Millions of workers are missing out on compassionate leave for these reasons

Coronavirus: UK daily deaths rise as cases continue to drop

We use your sign-up to provide content in ways you’ve consented to and to improve our understanding of you. This may include adverts from us and 3rd parties based on our understanding. You can unsubscribe at any time. More info

According to a recent survey conducted by OnePoll, UK employees typically take as little as 2.8 days off when grieving the loss of someone close to them. This is likely because of vague legal guidelines and general confusion that are resulting in workers across the UK missing out on the time off they need.

Currently, UK workers have no legal entitlement to access paid leave if their spouse, parent or closest friend dies.

Moreover, the law simply states that any given time off should be deemed as being “reasonable” – resulting in a lot of stress and confusion for those wanting compassionate leave.

A study conducted by OnePoll this month obtained statistics from 2,000 UK employees, with their findings clearly demonstrating that there is scope for change around how employers approach compassionate leave.

An overwhelming 79 percent of respondents agreed that the guidelines surrounding compassionate leave should be more definitive.

The vague nature of them leaves millions of workers facing problems when it comes to taking time off to emotionally deal with death.

The research found that 61 percent of those who had taken compassionate or bereavement leave said that they had found requesting the time off to be a difficult experience.

The reasons for this ranged from people not knowing their company policy to worrying that colleagues would judge them for taking too much time off.

Dan Garrett, CEO of Farewill, said: “We’d love to see the government do much more to help workers and employers deal with compassionate leave in a way that’s fair for everyone.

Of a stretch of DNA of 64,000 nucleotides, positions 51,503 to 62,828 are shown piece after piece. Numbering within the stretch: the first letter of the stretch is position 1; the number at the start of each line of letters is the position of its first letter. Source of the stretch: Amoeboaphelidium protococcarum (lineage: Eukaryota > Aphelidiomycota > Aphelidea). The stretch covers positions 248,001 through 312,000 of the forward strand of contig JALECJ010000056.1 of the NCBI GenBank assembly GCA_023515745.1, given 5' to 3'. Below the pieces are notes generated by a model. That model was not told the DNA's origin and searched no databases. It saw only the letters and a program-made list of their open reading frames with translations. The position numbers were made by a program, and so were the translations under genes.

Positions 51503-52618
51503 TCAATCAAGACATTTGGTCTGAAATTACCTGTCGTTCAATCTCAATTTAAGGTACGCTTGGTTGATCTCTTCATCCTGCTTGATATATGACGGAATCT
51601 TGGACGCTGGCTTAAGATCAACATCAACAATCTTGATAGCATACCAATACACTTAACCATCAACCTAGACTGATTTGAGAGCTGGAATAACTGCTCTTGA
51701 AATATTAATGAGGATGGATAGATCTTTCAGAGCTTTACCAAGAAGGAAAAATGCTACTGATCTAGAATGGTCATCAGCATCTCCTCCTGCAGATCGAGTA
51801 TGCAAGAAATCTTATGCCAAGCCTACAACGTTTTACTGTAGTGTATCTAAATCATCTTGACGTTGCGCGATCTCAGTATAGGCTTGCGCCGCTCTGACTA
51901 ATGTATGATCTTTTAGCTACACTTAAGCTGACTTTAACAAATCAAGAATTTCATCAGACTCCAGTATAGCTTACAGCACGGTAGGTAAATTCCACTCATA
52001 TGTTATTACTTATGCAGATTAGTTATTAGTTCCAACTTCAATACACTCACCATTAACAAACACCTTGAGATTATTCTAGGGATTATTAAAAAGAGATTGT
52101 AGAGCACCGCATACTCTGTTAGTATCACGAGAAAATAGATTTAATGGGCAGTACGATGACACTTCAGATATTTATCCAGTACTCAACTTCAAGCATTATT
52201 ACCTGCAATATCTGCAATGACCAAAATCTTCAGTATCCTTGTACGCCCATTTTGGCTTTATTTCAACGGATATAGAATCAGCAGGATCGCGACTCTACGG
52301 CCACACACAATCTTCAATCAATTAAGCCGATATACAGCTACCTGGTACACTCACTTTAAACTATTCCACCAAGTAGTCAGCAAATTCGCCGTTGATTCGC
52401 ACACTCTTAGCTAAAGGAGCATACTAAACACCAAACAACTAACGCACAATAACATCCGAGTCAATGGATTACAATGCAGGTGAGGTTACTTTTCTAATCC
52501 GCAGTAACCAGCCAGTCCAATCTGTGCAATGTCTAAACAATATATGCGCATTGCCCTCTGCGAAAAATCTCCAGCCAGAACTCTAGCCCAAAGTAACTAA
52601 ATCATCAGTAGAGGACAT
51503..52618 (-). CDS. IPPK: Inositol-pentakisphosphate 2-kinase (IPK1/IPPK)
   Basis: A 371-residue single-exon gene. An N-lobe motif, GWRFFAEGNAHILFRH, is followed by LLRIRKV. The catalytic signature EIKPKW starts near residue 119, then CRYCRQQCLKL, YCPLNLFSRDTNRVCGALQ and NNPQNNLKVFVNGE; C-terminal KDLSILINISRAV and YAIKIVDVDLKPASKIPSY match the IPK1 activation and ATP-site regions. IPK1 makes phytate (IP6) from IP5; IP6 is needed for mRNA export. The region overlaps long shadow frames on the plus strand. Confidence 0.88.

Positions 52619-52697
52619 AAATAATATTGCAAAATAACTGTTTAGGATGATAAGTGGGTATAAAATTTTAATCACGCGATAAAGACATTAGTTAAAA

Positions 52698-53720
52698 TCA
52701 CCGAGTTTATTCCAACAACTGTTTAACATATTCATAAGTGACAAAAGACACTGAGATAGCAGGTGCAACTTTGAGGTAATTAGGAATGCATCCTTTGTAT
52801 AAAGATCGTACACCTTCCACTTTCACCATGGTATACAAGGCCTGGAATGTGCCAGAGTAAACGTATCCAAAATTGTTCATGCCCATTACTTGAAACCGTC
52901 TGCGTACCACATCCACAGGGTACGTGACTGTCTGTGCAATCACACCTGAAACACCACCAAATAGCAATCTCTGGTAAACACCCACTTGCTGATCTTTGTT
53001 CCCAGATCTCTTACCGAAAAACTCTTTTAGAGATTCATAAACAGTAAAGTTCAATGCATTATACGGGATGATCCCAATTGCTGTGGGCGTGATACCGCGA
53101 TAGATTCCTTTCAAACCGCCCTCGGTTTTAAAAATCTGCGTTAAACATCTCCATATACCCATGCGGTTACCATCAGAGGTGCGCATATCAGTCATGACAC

“The current lack of guidance means that the amount of time and support someone is given to deal with a death is a lottery based on where they work. It’s time for fundamental change.”

It was also concluded that 98 percent of those aged 18-24 said that they found asking for time off stressful, with worries around career progression and office “presenteeism” highest in this age group.

Shockingly, the time employees are able to take varies based on their industry sector – with working in social care taking on average 2.8 days off of work, which is just one third of the time taken by those working in marketing and PR.

Mr Garret added: “Every day we’re talking to people experiencing a bereavement, and we understand how death can impact someone’s life and their ability to work. We’ve updated our own policy to ensure team members have the time they need to grieve.

How do I prove I’ve had both jabs? How to get a NHS Covid pass [INSIGHT]
A Place in the Sun’s Ben Hillman taken aback as couple halt viewing [VIDEO]
Viral video of ‘strange figure’ sparks claims ‘aliens’ are among us [REVEAL]

“Our company mission is to change the way the world deals with death, that’s why we’ve decided to make our policy and guidelines available to all; our hope is this will lead to positive change in other businesses.”

When respondents were asked what they thought was a fair amount of time to take off, 6.5 days was the average response – a 35 percent increase over the 4.8 days people typically take.

Source: Read Full Article